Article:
Author: Svirskis Vincas, 1835 - 1916
Created: late 19th–early 20th century.
Material / technique: wood carving.
Dimensions: high – 133 cm.
John the Evangelist is a saint, one of the twelve apostles, and the youngest disciple of Jesus Christ. He is the author of the Fourth Gospel of the New Testament and the Apocalypse, and he raised the idea of Christ’s deity. After Jesus’ death, he did apostolic work and followed the Apostle Peter. It is said that wishing to test the apostle’s faith, the priest of the Temple of Diana gave him a poisoned chalice, but the poison escaped in the shape of a serpent.
John the Evangelist is depicted as young, with a rather feminine face, no beard, wearing long wide clothes, with a book symbolising his writings, and sometimes with a chalice symbolising the Christian faith and a serpent escaping from it symbolising Satan.
One psalm said the following about an innocent man, ‘Lord, you made him a little lower than the angels, you covered him in honour and glory.’ This can be said about St John the Apostle, who loved the Lord and people immensely and was particularly loved, like some angel, by both Christ and people.
/.../ Caesar Domitian ordered that he be poisoned. The servants soon brought the chalice with poison, which St John drank, but remained healthy. The pagans seeing that the poison did not work, took him out of town, made a large fire and threw St John into a vat of boiling oil. The fire was raging and there was so much smoke that one could not see the apostle. They boiled him for a long while and thought the old man had died, but when they lifted him from the vat he was unharmed and praying. They reported the miracle to Caesar, who concluded that St John was immortal and banished him to an island called Patmos. St John converted all the residents of the island into Catholics and wrote the Book of Revelation full of heavenly secrets./.../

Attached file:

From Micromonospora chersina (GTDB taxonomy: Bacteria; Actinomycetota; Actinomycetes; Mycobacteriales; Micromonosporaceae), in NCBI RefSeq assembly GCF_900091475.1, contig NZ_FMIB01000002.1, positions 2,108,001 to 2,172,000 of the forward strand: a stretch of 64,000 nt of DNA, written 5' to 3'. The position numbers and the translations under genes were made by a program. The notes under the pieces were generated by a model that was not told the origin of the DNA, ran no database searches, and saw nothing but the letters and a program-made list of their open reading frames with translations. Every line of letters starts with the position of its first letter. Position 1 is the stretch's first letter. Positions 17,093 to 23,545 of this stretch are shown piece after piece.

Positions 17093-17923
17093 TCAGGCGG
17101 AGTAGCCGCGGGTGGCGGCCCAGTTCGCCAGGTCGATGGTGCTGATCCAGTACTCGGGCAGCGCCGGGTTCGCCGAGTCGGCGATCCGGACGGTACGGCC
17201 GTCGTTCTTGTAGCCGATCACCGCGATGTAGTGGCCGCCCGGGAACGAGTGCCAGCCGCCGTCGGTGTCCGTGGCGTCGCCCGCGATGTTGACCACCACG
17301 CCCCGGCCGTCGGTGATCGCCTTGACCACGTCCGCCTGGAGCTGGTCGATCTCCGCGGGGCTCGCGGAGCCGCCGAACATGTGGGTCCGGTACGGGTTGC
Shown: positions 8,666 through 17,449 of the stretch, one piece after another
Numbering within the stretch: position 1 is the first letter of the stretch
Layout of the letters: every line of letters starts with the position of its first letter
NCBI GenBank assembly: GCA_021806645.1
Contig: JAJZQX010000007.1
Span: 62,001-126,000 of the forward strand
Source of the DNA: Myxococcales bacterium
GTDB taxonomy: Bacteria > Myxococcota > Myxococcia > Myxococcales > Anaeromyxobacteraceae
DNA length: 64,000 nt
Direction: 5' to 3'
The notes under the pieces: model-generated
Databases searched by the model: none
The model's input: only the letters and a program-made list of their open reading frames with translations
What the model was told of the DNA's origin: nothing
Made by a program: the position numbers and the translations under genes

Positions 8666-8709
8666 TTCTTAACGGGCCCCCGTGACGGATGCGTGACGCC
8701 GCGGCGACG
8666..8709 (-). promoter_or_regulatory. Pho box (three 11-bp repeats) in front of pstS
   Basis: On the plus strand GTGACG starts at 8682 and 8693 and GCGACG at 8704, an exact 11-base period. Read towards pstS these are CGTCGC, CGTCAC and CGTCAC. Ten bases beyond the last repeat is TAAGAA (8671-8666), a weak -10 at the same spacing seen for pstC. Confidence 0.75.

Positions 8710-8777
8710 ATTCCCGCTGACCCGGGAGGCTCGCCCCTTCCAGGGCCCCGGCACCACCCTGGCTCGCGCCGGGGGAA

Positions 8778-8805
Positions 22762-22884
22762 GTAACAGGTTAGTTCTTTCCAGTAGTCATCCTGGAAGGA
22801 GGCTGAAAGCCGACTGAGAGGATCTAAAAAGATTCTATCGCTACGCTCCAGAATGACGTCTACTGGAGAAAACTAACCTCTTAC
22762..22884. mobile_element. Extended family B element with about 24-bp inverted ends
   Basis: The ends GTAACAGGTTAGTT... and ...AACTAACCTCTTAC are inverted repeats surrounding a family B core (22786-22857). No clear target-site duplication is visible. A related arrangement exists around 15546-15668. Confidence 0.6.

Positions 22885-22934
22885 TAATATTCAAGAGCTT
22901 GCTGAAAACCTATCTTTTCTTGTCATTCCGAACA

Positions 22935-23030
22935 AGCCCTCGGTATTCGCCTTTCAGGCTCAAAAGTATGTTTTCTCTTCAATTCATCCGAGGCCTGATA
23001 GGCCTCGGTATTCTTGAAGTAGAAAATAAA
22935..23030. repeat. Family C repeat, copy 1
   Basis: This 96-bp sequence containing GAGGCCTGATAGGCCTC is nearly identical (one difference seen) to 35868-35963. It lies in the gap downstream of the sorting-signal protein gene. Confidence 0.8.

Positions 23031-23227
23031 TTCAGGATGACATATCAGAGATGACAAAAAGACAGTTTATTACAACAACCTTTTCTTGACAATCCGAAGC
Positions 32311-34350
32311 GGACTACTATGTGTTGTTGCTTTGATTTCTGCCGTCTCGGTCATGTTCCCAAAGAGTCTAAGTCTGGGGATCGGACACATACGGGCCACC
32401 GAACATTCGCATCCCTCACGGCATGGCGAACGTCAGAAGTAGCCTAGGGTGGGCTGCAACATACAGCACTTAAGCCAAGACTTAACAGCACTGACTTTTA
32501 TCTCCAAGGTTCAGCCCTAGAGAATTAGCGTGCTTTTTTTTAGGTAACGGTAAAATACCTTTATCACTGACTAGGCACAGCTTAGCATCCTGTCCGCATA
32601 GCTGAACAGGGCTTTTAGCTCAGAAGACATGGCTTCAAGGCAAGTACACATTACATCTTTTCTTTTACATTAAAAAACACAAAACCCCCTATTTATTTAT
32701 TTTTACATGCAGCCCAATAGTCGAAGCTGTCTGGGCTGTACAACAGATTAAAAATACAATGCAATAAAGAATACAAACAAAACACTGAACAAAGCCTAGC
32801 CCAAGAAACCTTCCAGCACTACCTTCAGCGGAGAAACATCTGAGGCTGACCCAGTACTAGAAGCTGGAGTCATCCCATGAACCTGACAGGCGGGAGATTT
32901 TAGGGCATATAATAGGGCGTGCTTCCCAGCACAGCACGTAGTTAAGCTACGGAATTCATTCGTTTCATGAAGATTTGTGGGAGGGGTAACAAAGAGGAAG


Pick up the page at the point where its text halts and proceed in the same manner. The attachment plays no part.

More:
St John wrote three letters to the Catholics urging them to love God and your neighbour. Those letters show that his heart was full of love for his neighbour. He outlived all the other apostles and died in Ephesus at the age of one hundred. (Motiejus Valančius, „Žyvatai šventųjų“, Raštai 2, 2006, p. 139–143)
Reference: "The Lithuanian art collection of Jaunius Gumbis". Museum and Collector - 6. Vilnius: National Museum of Lithuania, 2016, Kat. No, P. 234.
The places of origin of some of the works of art kept in private collections have been identified as well. For instance, the publication on Jaunius Gumbys’s collection features a fragment of a monument with the statue of a saint, the plot designated as the Evangelist. However, for the purposes of this book and with reference to the data provided by Ms Kostkevičiūtė, the sculpture is considered to be that of St Anthony the Hermit, its date of origin is updated to ca 1892, and place of origin is identified as Josvainiai.
Reference: "The Wooden Wonders of Vincas Svirskis", The Lithuanian Art Museum, 2019. P. 237.